First Impressions – Hourou Musuko

Noitamina, you magnificent bastards, you’ve hooked me again.

“Beautiful” is not a word I throw around that often when reviewing TV anime, but it fits here. Both visually and emotionally, that was beautiful – so heartfelt, so genuine, so pleasing to the eye. It’s rare that a series I anticipate this much lives up to my expectations, but that was easily the best premiere of the season so far.

Much of the credit goes to the source manga by Takaku Shimura. It’s difficult material – boys who want to be girls, girls who want to be boys, puberty and fitting in. The manga has been justifiably praised for it’s intelligent, sensitive take on such childhood traumas, but it also features gorgeous artwork – and this adaptation is the best looking series of the winter so far. We don’t have a lot of huge name talent involved – this is not a legendary director, and doesn’t come from KyoAni or I.G. No, this is from the underrated AIC studio, with a director and A.D. with modest resumes. But the artwork – and this is the highest possible praise from me – is reminiscent of Makoto Shinkai. The characters appear almost like pencil drawings moving in front of watercolor paintings. There’s a soft, gauze-like look, as if these are events seen through the haze of memory. Both the characters designs and color palette are soft and delicate, projecting fragility.

I’m certainly aware of the major complaint against the episode – that it started right in the middle of the manga, without any real exposition. That’s clearly a concession to the 11-episode Noitamina schedule, and I can understand the frustration for manga readers – but I didn’t have much difficulty understanding what was happening after the first five minutes or so. I was immediately swept up in the saga of the main characters – the boy, Shuichi, and his close friend Yoshino, on their first day of middle school. They each have a secret – they feel confused about their gender identity. The sight of another girl wearing a boy’s uniform sets off a spark of desire and confusion for Yoshino, while Shuichi must deal with the abuse of his older sister who calls him “pansy” and is disgusted by his secret cross-dressing. Both siblings were models, and sister Maho still is.

But in this story, nothing is simple – what is when one is 13, after all? You see, in spite of gender doubts Shuichi is attracted to Yoshino, and even confessed to her – a confession she rejected, though she still feels close to him. Yoshino is confused too. What could be more confusing than entering adolescence and believing you’ve been born the wrong sex – yet still being attracted to someone of the opposite sex? The beginnings of a complicated, beautiful (that word again) relationship between those two are here – they’re soul-mates in the true sense of the word, friends, supporters, cheerleaders for each other and a shoulder to cry on. What else they might be when they get older is impossible to say. Don’t be fooled into thinking this is just a series about cross-dressing – it’s really a series about growing up and all the pain and joy that goes along with it. The gender politics is just a part of the total story.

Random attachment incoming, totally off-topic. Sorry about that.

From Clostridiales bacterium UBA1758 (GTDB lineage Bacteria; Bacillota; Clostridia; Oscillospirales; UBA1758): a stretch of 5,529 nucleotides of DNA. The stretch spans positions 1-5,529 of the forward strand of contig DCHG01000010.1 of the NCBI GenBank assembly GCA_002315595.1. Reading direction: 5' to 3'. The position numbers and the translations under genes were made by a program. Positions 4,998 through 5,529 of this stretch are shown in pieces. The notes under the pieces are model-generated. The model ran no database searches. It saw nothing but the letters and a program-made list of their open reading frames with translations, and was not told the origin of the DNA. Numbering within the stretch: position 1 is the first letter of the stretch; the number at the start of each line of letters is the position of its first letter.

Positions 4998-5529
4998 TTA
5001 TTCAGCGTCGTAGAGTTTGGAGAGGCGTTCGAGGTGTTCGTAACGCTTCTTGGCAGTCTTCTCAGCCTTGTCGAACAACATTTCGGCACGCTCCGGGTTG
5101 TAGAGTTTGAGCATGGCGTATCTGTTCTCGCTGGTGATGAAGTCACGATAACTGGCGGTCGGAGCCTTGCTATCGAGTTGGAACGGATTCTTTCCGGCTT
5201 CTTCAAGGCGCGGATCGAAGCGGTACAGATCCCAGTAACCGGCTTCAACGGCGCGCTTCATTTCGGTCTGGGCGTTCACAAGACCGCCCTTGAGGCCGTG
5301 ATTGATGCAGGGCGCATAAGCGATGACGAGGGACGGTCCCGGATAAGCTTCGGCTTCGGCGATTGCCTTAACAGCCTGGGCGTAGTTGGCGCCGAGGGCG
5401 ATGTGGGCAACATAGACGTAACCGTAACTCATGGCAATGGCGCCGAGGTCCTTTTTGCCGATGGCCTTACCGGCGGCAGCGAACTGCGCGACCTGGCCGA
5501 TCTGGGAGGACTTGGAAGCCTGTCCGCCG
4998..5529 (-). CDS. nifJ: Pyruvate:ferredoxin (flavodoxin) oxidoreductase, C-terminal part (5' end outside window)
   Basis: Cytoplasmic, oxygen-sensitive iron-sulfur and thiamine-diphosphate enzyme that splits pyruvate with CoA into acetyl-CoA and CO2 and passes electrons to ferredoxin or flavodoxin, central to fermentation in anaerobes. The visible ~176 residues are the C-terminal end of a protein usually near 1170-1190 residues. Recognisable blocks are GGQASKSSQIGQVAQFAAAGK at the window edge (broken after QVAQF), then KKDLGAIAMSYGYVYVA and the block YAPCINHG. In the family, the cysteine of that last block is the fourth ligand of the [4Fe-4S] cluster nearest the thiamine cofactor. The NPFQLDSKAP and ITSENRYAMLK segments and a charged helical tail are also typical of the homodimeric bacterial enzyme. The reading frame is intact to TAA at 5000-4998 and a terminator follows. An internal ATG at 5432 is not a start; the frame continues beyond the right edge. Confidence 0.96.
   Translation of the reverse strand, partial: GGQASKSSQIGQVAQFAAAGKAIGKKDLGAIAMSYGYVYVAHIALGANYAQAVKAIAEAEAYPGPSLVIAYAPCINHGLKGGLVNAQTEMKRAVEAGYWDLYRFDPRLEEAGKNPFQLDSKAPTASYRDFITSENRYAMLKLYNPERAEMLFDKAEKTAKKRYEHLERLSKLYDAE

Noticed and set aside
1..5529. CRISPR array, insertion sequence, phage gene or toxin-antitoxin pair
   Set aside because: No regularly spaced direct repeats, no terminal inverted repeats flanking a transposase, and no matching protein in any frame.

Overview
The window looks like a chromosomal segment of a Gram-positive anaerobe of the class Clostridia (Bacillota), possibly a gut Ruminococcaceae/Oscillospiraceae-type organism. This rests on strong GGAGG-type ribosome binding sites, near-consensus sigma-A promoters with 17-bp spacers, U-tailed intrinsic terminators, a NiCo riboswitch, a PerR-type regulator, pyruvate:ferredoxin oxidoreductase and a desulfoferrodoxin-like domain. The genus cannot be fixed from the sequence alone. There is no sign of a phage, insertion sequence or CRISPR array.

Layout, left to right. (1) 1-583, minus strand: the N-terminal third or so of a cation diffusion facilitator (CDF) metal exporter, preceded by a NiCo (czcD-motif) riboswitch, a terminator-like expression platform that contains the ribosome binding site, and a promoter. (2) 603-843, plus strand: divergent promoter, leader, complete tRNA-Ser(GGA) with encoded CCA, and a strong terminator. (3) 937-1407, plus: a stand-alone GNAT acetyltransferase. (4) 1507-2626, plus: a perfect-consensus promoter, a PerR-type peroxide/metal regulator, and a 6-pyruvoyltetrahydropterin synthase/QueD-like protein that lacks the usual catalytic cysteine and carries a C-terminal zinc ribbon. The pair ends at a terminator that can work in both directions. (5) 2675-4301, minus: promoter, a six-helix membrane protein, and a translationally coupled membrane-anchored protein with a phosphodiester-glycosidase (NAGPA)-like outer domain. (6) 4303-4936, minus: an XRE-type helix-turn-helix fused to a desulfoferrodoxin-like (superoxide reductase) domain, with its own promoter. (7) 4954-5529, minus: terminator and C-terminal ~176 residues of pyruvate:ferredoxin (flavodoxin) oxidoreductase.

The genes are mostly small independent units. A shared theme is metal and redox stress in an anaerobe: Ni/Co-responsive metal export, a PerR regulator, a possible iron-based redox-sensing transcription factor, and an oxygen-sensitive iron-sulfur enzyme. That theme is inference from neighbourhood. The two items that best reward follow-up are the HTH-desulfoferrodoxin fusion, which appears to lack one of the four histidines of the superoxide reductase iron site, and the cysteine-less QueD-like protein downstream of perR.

A word must be said about the two young leads, Kosuke Hatakeyama (Shuichi) and Asami Seto (Yoshino). Both are just 13 years old, and it’s a huge risk using untested children in the lead roles of such an emotionally profound series. But the authenticity of casting real kids is essential for this material to work, and I applaud AIC for having the courage to cast a real boy and girl. Would Seirei no Moribito have worked as well with a woman as Chagum rather than 13 year-old Naoto Adachi? I don’t think so. I also want to applaud the music choices. The OP and ED songs didn’t blow me away (though I loved the ED animation) but the BGM – both the original compositions by Satoru Kousaki and the brilliant use of Debussy’s “Clair de lune” – were superb. Debussy’s piece could not have suited the material and the scene (the most important of the episode) better – it’s ethereally beautiful yet simple, a short composition of fragile perfection. Much like the episode itself.  I’ve said it before, but to be both simple and profound is the mark of high art – and this series has captured that, so far.


1 comment

  1. A

    I agree, I thought the premiere was a beautiful piece of art. This may sound corny, but this series made me want to rail against the injustice of the world. Those poor kids. So far, the best premiere of winter 2011.

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